Tag: social democracy

Cato Unbound: Property, the State, Libertarians, and the Left

Talk between libertarians and the left usually follows one of two scripts, each of which frustrates me.

In the first script, both sides find things that they can safely dislike together – war, eminent domain, small business licensing – while carefully avoiding all the contentious areas. They’re a lot like that recently divorced couple at the Christmas party you’ve just attended, chattering as much as they dare… but mostly about the weather.

In the second script, someone yells “Taxation is theft!” or “You hate the poor!” and it’s not long before someone gets a drink thrown in their face. Perhaps also like that Christmas party you’ve just attended.

If I may say so myself, this month’s Cato Unbound has been quite different. The disagreements have been sharp, but well-informed and polite. (Even the libertarians are disagreeing among themselves; it’s a good sign that our movement isn’t just a set of dogmatic propositions, as some have claimed.)

As readers may already know, the December issue is about the role of property rights in social democracy. Discussants Daniel Klein, David D. Friedman, Ilya Somin, and Matthias Matthijs are arguing about whether social democracy entails the concept of overlordship – that is, the idea that the state must be the final, true owner of all property in a social democracy. If it’s not explicitly and by declaration, then at least it’s implicitly and by inference from its actions.

Klein shows that social democrats were once quite explicit on the point, and did indeed portray themselves as would-be overlords. Today they have to be cagier, but the claim remains logically implicit, he says.

Friedman argues that property has existed without the state, and perhaps even before the dawn of the human race. The state might claim any number of things, but we should judge it by what it actually accomplishes.

Somin suggests that today’s social democrats aren’t really overlords; they’re pragmatists without much in the way of theoretical principles at all.

And Matthijs actually is a social democrat. A proud one, by the look of it. He’s even European! Rights aren’t meaningful unless something enforces them, he argues, and the state does the work we all depend on. In this sense, all rights are artificial; all rights are created by the state. And he’s gamely defending his claims against a barrage of libertarian criticism.

Is your blood boiling? Or are you giggling behind your hand? Either way, grab yourself another egg nog, promise not to throw it at anyone, and go read the discussion for yourself.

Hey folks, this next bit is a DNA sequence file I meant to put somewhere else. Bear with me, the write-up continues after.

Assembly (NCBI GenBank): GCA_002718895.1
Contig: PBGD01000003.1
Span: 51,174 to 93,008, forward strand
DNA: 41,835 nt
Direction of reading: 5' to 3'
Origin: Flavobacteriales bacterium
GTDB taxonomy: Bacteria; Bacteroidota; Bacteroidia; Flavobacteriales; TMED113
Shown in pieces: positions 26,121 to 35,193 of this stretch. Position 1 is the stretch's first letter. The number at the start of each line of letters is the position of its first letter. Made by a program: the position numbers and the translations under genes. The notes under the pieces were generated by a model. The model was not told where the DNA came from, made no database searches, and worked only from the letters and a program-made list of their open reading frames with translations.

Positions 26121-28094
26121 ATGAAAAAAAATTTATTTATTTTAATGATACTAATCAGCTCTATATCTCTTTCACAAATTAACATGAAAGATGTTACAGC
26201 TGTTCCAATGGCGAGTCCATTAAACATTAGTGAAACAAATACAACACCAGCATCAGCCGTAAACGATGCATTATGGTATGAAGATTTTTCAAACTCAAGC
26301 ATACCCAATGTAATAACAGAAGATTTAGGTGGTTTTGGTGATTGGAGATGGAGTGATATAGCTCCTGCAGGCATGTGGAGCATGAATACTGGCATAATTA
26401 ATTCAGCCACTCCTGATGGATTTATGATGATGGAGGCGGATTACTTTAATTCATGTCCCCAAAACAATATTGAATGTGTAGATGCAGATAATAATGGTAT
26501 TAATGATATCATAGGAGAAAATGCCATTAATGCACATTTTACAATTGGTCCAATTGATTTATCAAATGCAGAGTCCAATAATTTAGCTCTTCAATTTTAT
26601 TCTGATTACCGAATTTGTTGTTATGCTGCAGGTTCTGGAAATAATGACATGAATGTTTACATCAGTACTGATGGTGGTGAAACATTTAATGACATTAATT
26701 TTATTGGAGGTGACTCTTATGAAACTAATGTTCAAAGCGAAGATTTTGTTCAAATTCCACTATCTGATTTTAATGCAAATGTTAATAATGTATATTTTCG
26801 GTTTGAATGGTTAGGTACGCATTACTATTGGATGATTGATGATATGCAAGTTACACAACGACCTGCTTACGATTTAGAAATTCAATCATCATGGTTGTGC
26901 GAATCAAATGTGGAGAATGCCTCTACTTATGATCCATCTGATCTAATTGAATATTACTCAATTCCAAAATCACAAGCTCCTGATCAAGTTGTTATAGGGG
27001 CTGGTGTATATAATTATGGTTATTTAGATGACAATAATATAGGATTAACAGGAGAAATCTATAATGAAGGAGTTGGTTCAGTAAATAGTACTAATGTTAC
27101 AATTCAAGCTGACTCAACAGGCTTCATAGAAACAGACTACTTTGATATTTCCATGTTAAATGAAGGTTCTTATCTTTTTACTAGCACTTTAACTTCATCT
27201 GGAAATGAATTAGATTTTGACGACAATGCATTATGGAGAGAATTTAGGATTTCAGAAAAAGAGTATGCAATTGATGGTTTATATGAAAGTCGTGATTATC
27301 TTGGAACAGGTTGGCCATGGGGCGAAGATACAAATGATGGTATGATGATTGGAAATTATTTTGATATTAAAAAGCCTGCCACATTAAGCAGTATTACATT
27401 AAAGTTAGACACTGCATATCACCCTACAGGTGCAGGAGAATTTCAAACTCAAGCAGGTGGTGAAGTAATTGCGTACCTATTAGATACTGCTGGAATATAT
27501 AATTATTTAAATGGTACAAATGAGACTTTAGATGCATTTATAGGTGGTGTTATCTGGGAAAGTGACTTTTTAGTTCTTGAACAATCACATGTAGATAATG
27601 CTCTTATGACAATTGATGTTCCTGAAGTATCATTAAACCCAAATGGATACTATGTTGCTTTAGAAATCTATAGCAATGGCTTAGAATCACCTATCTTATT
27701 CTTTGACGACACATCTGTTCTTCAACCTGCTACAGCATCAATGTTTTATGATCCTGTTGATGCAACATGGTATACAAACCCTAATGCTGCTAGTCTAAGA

ObamaCare, Social Democracy & Socialism

The following excerpt from Jeffrey Friedman’s article in the January/February 2010 issue of Cato Policy Report, though about the financial industry rather than health care reform, captures why so many critics of ObamaCare are comfortable describing it as socialism:

What I am calling social democracy is, in its form, very different from socialism. Under social democracy, laws and regulations are issued piecemeal, as flexible responses to the side effects of progress — social and economic problems — as they arise, one by one…. The case-by-case approach is supposed to be the height of pragmatism. But in substance, there is a striking similarity between social democracy and the most utopian socialism. Whether through piecemeal regulation or central planning, both systems share the conceit that modern societies are so legible that the causes of their problems yield easily to inspection. Social democracy rests on the premise that when something goes wrong, somebody — whether the voter, the legislator, or the specialist regulator — will know what to do about it. This is less ambitious than the premise that central planners will know what to do about everything all at once, but it is no different in principle.

Repeal the bill.

A Tip of the Hat to Tom Paine

Thomas Paine, one of the fathers of American freedom, died almost unmourned 200 years ago today. Brendan O’Neill remembers him at BBC.com:

In January 1776 he published a short pamphlet that earned him the title The Father of the American Revolution.

Titled simply, Common Sense, the work has been described by the Pulitzer-winning historian Gordon S Wood as “the most incendiary and popular pamphlet of the entire [American] revolutionary period”. It put the case for democracy, against the monarchy, and for American independence from British rule.

Lefties like Harvey Kaye, a professor at the University of Wisconsin-Green Bay and author of Thomas Paine and the Promise of America, like to say

He put the case for political democracy AND social democracy, arguing in The Rights of Man that young people and the elderly should be afforded financial security by their governments. These welfare ideals are under attack right now, in our era of recession.

He has a point, though I suspect that Paine would think that the American welfare state has exceeded the sort of minimal provision for the poor that he had in mind. As for me, I rather like the fact that he proposed to execute any legislator who so much as proposed a bill to issue paper money and make it legal tender. A bit too strong, I concede. But a healthy understanding of what fiat money can do to people who work hard and save their money.

Find some of Thomas Paine’s best writings in The Libertarian Reader.